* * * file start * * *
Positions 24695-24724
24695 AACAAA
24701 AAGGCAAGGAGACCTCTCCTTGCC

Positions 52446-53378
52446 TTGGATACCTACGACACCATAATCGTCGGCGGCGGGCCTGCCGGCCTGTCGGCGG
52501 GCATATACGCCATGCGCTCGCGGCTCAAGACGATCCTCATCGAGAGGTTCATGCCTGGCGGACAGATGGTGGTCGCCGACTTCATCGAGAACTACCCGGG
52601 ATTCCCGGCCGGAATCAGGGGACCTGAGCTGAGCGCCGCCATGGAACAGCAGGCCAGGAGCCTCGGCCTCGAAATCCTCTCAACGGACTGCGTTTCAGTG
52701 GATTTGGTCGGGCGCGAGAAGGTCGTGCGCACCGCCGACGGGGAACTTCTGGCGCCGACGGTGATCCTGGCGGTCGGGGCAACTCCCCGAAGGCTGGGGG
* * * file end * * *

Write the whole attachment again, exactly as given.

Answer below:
Positions 24695-24724
24695 AACAAA
24701 AAGGCAAGGAGACCTCTCCTTGCC

Positions 52446-53378
52446 TTGGATACCTACGACACCATAATCGTCGGCGGCGGGCCTGCCGGCCTGTCGGCGG
52501 GCATATACGCCATGCGCTCGCGGCTCAAGACGATCCTCATCGAGAGGTTCATGCCTGGCGGACAGATGGTGGTCGCCGACTTCATCGAGAACTACCCGGG
52601 ATTCCCGGCCGGAATCAGGGGACCTGAGCTGAGCGCCGCCATGGAACAGCAGGCCAGGAGCCTCGGCCTCGAAATCCTCTCAACGGACTGCGTTTCAGTG
52701 GATTTGGTCGGGCGCGAGAAGGTCGTGCGCACCGCCGACGGGGAACTTCTGGCGCCGACGGTGATCCTGGCGGTCGGGGCAACTCCCCGAAGGCTGGGGG